Thursday, October 10, 2019 10:30 AM;
Christoph Ortner, University of Warwick: Hybrid Modelling of Interatomic ForcesAccurate molecular simulation requires computationally expensive quantum chemistry models that makes simulating complex material phenomena or large molecules intractable. The past decade has seen a revival of interatomic potentials (IPs), fast but traditionally inaccurate surrogate models, re-casting their construction as an approximation and data-fitting problem. I will give an introduction to this problem, from a mixed modelling / data / mathematics perspective. In particular I want to show how it can be formalised as a high-dimensional approximation problem, with many structures that can be exploited to make it tractable. I will introduce two approximation schemes, both using different symmetric polynomials, targeting in particular efficiency and transferability, some preliminary simulation results, and the beginnings of a rigorous numerical analysis. Joint work with Geneviève Dusson (CNRS Besançon), Markus Bachmayr (Mainz), Gabor Csanyi and Cas van der Oord (Cambridge), Simon Etter (NU Singapur).
Geneviève Dusson, University of Warwick: Atomic Permutation-Invariant Polynomials (aPIPs) for Materials and MoleculesI will present the practical construction of interatomic potentials for materials and molecules based on a body-order expansion (ANOVA, HDRM), each body order being represented by polynomials satisfying the rotation and permutation symmetry of the "exact" potential energy surface. These polynomials are determined in a data-driven fashion from linear fits trained with ab initio data. I will report convergence tests on training sets for materials and molecules, illustrating the accuracy, the low computational cost, and the systematic improvability of the potential. I will then outline a range of the regularisation procedures that we incorporate into the polynomial fits to achieve transferability of the potentials. Finally, I will outline a testing framework to stress-test the generalisation capabilities of new potentials far from the training set. Joint work with Alice Allen (Cambridge), Gábor Csányi (Cambridge), Christoph Ortner (Warwick), and Cas van der Oord (Cambridge).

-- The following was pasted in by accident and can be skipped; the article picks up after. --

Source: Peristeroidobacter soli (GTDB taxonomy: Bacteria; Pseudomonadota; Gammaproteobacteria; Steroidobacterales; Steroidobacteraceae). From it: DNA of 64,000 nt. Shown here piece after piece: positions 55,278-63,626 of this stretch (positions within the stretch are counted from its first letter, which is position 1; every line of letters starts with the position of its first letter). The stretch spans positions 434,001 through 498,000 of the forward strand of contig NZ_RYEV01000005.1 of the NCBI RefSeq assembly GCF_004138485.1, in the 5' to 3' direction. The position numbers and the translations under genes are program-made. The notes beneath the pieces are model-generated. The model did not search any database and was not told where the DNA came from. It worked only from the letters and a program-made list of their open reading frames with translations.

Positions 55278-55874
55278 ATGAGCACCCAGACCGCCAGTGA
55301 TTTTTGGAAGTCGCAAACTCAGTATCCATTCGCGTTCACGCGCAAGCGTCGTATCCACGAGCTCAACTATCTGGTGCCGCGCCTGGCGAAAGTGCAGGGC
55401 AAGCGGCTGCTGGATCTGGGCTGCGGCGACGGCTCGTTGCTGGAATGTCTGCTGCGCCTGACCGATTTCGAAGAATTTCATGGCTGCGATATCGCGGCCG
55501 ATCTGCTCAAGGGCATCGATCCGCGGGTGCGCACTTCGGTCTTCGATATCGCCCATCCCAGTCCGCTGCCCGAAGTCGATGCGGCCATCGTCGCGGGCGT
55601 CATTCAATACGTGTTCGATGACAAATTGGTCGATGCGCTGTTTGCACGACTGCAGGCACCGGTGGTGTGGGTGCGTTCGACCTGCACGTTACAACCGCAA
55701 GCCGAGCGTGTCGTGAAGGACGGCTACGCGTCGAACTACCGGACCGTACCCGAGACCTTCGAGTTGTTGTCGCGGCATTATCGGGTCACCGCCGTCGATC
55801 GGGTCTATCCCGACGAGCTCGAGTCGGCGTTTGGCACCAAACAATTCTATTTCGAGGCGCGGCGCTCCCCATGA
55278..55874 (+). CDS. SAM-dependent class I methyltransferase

- Scientific Coordinator of the TRR 146
- Dr. Giovanni Settanni
- Staudingerweg 9
- D-55128 Mainz